Workshop to review the draft ECOWAS legal framework against transnational organized crime

 
   

In the Economic Community for the West African States (ECOWAS), Transnational Organized Crime and trafficking pose a grave threat to human security, public health, and governmental stability. The region is experiencing a continuous increase in trafficking and abuse of drugs. According to the UNODC World Drug Report 2021 by 2030, demographic factors project the number of people using drugs to rise by 11 per cent around the world, and as much as 40 per cent in Africa alone, West and Central Africa, along with North African countries, accounted for eighty-seven per cent of pharmaceutical opioids seized globally in 2016 and that Africa, along with Asia, also saw the largest rises in cocaine seizures in 2016. West Africa continues to be a trans-shipment region for cocaine trafficking but has also increasingly become a place for the production and trafficking of methamphetamines and other synthetic drugs. 

OCWAR-T is an ECOWAS support project, commissioned by the German Government and Co-funded by the EU, Coordinated by GIZ, in Cooperation with UNODC, UNDP, Mines Advisory Group, International Centre for Migration Policy Development and Enhancing Africa’s response to Transnational Organized Crime.

Transnational Organized Crime encompasses virtually all profit-motivated serious criminal activities with international implications – it covers not only offences committed in more than one state, but also those that take place in one State but are planned or controlled in another, including crimes in one State committed by groups that operate in more than one state, and crimes committed in one State that has substantial effects in another State.

As underlined by Dr Amado Philip de Andrés, UNODC Regional Representative for West and Central Africa “The criminal justice systems in the West Africa region have to be strengthened. The regional legal framework against Transnational Organized Crime has to cover drug trafficking and all forms of Transnational Organized Crime along with the increase and improvement of drug users’ health systems, especially as it regards new psychotropic substances. Champions countries within the West African region should be identified to lead the way with ECOWAS, UNODC and other key partners as the guardians of these conventions.”

To strengthen collaboration and build a platform for cooperation between ECOWAS member states to combat Transnational Organized Crime in the region, UNODC is partnering with ECOWAS and other key stakeholders including the Deutsche Gesellschaft für Internationale Zusammenarbeit (GIZ) GmbH to draft an ECOWAS Legal Framework Against Transnational Organised Crime. The 3 days activity, held between 2 to 4 February in Dakar, Senegal, was part of  Organized Crime: West African Response to Trafficking (OCWAR-T) project.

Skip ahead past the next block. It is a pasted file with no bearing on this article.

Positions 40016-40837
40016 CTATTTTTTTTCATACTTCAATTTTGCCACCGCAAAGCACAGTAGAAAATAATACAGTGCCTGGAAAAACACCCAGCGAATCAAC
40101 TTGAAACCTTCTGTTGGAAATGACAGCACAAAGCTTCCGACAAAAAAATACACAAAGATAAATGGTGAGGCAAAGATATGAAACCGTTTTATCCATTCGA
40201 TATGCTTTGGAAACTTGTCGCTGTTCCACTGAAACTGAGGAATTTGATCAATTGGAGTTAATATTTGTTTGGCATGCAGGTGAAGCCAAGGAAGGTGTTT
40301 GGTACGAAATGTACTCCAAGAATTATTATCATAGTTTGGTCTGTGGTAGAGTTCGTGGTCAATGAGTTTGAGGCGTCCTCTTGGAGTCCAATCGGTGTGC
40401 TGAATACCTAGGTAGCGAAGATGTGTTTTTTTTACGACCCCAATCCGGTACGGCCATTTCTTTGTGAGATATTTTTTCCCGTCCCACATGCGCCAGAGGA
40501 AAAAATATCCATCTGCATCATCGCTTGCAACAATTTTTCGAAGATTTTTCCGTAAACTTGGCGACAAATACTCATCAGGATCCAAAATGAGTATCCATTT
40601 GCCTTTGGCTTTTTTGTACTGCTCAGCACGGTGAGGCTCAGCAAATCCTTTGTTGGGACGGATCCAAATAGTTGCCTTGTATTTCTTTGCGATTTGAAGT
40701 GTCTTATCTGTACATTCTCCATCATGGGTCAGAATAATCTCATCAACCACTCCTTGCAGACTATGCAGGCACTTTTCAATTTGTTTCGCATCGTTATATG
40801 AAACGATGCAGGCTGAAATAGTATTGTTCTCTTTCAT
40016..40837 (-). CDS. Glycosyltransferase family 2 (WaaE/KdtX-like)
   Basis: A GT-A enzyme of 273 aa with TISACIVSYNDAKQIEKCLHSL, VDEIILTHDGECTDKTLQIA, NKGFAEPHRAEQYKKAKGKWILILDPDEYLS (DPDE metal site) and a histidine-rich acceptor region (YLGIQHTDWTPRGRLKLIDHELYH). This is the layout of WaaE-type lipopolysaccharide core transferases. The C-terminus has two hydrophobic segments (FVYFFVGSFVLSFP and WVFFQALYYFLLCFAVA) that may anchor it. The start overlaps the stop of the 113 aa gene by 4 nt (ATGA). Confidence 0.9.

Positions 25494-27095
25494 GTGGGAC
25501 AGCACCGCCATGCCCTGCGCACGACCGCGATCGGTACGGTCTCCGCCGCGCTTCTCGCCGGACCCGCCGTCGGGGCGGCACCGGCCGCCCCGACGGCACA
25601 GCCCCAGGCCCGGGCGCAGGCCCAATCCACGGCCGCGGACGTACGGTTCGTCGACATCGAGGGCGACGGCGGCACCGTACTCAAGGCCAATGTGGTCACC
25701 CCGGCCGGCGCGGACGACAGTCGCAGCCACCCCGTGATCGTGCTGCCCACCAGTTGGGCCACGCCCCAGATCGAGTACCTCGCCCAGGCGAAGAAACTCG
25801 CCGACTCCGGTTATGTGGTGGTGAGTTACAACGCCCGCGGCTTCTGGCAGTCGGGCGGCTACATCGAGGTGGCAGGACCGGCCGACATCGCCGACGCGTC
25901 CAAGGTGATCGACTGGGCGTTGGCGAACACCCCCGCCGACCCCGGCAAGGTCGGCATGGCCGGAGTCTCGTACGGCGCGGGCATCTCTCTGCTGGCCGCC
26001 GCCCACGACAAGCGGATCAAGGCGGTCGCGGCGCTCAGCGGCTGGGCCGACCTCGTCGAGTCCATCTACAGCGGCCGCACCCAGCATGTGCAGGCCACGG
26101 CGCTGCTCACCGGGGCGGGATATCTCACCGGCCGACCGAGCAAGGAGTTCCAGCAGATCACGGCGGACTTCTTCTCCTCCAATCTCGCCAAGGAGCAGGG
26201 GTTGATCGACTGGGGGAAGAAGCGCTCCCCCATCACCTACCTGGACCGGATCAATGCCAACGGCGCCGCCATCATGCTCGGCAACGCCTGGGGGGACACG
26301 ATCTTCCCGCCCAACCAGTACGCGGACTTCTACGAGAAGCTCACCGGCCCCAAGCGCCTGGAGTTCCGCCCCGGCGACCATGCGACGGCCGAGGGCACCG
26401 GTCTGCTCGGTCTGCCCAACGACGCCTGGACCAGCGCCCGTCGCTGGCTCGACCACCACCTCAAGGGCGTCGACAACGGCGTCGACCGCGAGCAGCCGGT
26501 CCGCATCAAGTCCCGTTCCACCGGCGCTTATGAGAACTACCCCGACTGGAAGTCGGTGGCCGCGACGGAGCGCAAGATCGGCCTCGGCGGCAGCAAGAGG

Thirteen International Independent Experts joined the workshop to review the draft legal framework; also present at the opening of the workshop was the UNODC Regional Representative for West and Central Africa, Amado Philip de Andrés, the United Nations Office for West Africa and the Sahel (UNOWAS) Deputy Special Representative of the Secretary-General representative Ms Giovanie Biha, the Ambassador of Germany in Senegal, H.E. Soeren Siemon, and the European Union’s Team Leader Governance and Stability, Amaury Hoste.

The United Nations Office for West Africa and the Sahel (UNOWAS) represented by Ms Giovanie Biha, Deputy Special Representative of the Secretary-General (DSRSG) stated that in the last decade, the level of drug trafficking has significantly increased, and Piracy is also increasing in the Gulf of Guinea. There is a need to find urgent and quick solutions to the challenge of increasing transnational organized crime within the region. She further reiterated the need for increased cooperation with the ECOWAS member states to strengthen border control and tracking mechanisms.

During the three days meeting, the draft ECOWAS legal framework was presented for joint review and input by independent international experts and the ECOWAS legal department. The recommendation by the international experts will be included in the legal framework to ensure that there is no lacuna in the legal framework and to strengthen the legal framework following which the document will be submitted to the ECOWAS Commission for internal review by various directorates and other relevant stakeholders towards the submission to the ECOWAS Heads of the States and Government for endorsements.